My snow in summer just keeps growing the green vines. If I cut off the tops, will they bloom? If not, how do I get them to bloom?
Is your Snow In Summer planted in full sun?
What zone are you growing in?
Snow In Summer will not preform well in the heat and humidity of the south.
Here is an article to refresh you on the care requirements.
An application of phosphorous may encourage blooming.
Our snow-in-summer has brown, bald spots. We have a beautiful carpet of snow-in-summer in the front lawn area. It gets full sun in Southern California (we have a bit of ocean breeze), but there are more and more bald, brown, dead spots. Our neighbor has the same plant but no bald spots. What might it be? Thank you.
First, check whether your garden provides the best conditions for this plant. Snow-in-summer does best in gardening zones 3-7, while most of Southern California is in zones 8-10, so the weather is probably a bit hot for them (although the ocean breeze probably helps). Make sure your soil is well-drained and doesn't have patches that stay wet for too long. They also prefer poor soil with not very much organic matter, and with a pH between 6 and 7.8.
To fill in the gaps, you could pull out the dead areas and reseed or divide some of your existing plants.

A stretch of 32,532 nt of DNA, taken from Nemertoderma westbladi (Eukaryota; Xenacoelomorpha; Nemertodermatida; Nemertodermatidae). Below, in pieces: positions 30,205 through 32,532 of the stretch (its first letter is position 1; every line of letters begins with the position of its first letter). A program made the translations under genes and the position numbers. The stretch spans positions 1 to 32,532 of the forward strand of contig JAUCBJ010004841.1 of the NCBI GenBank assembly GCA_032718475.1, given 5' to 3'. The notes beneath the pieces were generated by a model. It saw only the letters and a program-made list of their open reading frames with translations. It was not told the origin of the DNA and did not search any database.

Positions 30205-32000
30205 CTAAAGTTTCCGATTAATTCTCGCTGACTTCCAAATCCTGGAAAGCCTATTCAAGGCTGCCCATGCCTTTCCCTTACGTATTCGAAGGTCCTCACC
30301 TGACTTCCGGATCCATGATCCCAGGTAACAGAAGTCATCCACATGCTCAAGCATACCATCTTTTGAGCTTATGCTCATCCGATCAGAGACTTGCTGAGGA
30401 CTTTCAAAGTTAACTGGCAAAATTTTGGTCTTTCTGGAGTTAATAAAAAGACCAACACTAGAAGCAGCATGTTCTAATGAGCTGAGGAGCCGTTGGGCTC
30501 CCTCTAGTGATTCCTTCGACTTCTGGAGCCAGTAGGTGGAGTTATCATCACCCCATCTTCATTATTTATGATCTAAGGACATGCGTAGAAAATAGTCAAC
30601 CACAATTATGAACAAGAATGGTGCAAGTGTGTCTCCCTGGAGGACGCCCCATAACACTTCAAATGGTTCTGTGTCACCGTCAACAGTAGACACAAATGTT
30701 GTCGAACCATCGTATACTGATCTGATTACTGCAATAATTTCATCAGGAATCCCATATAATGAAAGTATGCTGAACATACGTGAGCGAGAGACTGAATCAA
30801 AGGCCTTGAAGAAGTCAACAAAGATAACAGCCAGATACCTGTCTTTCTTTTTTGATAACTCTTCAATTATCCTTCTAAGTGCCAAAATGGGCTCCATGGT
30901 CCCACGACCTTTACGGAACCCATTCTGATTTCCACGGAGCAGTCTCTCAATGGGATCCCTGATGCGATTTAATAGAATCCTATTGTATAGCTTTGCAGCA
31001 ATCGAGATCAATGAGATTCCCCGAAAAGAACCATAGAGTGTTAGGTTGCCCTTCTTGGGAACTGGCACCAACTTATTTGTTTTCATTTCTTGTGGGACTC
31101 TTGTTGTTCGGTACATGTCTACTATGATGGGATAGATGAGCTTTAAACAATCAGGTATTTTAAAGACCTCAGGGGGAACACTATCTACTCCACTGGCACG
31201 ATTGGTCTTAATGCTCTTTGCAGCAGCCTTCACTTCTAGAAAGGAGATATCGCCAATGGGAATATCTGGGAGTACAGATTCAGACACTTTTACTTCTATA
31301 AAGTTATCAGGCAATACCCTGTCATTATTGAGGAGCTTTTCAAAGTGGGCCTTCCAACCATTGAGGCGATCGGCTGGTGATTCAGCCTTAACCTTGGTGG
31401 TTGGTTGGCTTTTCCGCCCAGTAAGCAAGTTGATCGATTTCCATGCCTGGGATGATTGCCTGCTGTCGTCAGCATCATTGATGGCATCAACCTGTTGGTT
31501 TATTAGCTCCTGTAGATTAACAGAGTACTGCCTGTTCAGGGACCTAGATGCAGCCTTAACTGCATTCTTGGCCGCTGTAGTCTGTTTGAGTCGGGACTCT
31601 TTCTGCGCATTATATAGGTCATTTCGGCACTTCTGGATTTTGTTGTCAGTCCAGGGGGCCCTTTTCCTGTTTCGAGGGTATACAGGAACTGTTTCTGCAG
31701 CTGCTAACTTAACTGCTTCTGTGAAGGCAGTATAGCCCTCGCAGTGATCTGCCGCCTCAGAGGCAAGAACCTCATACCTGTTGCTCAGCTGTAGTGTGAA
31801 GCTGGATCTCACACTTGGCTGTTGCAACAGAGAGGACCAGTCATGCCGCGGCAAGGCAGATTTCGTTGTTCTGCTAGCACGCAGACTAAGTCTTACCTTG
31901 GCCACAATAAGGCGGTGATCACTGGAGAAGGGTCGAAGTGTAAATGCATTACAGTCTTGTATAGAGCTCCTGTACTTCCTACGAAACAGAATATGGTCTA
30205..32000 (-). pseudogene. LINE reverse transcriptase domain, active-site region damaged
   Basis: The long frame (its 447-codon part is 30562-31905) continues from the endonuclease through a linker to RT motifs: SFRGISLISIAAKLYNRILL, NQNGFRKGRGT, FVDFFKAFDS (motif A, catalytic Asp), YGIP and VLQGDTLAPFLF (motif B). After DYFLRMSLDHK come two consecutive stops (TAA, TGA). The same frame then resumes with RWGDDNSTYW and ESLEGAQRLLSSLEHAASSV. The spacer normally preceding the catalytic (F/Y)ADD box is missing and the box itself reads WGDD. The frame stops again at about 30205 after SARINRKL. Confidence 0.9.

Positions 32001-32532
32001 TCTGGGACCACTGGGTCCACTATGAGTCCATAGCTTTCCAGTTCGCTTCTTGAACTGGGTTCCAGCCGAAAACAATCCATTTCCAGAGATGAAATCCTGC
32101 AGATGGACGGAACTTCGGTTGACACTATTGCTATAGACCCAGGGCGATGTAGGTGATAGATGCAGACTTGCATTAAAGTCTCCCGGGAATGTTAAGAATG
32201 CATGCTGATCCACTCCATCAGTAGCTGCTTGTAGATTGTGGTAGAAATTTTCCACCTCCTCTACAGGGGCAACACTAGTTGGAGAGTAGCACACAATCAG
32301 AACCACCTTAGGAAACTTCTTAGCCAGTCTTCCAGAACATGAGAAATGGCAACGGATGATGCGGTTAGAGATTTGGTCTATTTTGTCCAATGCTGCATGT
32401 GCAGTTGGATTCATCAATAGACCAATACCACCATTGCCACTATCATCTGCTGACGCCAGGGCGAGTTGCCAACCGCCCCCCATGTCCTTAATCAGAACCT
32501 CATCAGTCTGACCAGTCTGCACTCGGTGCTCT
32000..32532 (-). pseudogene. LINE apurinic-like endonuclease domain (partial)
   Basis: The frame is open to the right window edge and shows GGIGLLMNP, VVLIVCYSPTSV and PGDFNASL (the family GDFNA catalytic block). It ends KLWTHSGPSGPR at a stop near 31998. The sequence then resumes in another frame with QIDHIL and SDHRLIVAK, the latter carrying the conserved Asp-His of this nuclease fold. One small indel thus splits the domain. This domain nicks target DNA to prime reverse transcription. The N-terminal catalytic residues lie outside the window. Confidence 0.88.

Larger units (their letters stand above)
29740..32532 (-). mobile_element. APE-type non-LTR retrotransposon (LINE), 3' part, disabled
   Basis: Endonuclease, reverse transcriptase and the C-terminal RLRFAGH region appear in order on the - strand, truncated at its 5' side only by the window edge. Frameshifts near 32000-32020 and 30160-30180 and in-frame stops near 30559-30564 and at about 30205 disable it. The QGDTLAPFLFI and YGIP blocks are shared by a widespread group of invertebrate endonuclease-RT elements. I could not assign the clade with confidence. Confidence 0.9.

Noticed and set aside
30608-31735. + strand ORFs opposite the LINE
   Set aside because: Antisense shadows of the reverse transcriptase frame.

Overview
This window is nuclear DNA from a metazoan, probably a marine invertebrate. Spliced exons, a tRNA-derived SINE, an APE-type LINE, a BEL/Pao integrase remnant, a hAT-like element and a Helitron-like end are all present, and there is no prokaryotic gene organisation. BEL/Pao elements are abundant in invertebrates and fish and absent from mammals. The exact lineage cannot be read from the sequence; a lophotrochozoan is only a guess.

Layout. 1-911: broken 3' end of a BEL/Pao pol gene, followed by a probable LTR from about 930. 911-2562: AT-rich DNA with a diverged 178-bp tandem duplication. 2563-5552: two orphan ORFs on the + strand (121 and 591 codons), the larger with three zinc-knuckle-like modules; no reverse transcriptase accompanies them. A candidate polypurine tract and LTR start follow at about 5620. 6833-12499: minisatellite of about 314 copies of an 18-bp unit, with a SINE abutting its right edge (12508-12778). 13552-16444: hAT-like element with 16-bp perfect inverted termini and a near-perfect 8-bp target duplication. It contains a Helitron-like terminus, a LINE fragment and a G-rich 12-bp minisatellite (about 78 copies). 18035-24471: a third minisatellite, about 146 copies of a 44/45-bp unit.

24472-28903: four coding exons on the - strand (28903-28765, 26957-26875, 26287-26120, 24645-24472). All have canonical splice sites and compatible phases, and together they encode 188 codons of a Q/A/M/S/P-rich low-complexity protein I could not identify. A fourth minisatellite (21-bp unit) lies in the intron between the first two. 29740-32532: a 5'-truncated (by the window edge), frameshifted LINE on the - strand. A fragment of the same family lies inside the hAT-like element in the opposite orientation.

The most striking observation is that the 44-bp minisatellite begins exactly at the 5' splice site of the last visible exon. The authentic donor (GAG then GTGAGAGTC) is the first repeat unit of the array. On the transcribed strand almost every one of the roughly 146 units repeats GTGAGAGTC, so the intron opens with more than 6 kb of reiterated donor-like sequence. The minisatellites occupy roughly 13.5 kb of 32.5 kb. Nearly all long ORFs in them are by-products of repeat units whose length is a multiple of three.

Hi, I live in a city near Jakarta, the capital of Indonesia. According to USDA plant hardiness zones, Jakarta is 12. From your article "Growing Snow In Summer Plants – Information On The Care Of Snow In Summer Ground Cover" it is said that, Snow in Summer grows well in USDA plant hardiness zones 3-7. So, i want to ask, even if Jakarta's in zone 12, can Snow-in-Summer grows well? i want to plant snow-in-summer but I'm afraid that my city (and the weather) is just too hot that it'll die. Thank you
You are correct; Jakarta is too hot for this plant. Even in my zone 5b-6, the plant struggles in summer. It just can't take the heat and leaves become sparse and tan unless watered diligently.
does cerastium need to be sheared in early summer when it begins to trail and yellow at the center?
No, this will indicate a problem with your soil. They prefer things on the dry side, so I could suspect that the soil is too moist. This could cause infection, or just root suffocation, but unfortunately, your photo did not come through. I am unable to see what is going on.
Generally, testing your soils for nutrient issues, or pH issues will tell you all that you need to know. If everything is within range, then you will know that you need to treat for disease.
Here are some articles that will help:
Hi, I am in zone 7b which is in the correct zone for snow in summer, however, it gets very hot and humid here in the summer months. If I plant this in a spot that just gets morning sun with mid to afternoon shade will it be enough to survive Mississippi’s heat and humidity?
According to this extension factsheet, snow in summer does not perform well in high humidity. Since you will have it in afternoon shade, you could try it in a small area first and see how it does if it is really something you like. https://plants.ces.ncsu.edu/plants/cerastium-tomentosum/ https://www.gardeningknowhow.com/ornamental/groundcover/snow-in-summer/growing-snow-in-summer-plants.htm
Read more at Gardening Know How: Snow In Summer In N MS https://questions.gardeningknowhow.com/snow-in-summer-in-n-ms-2/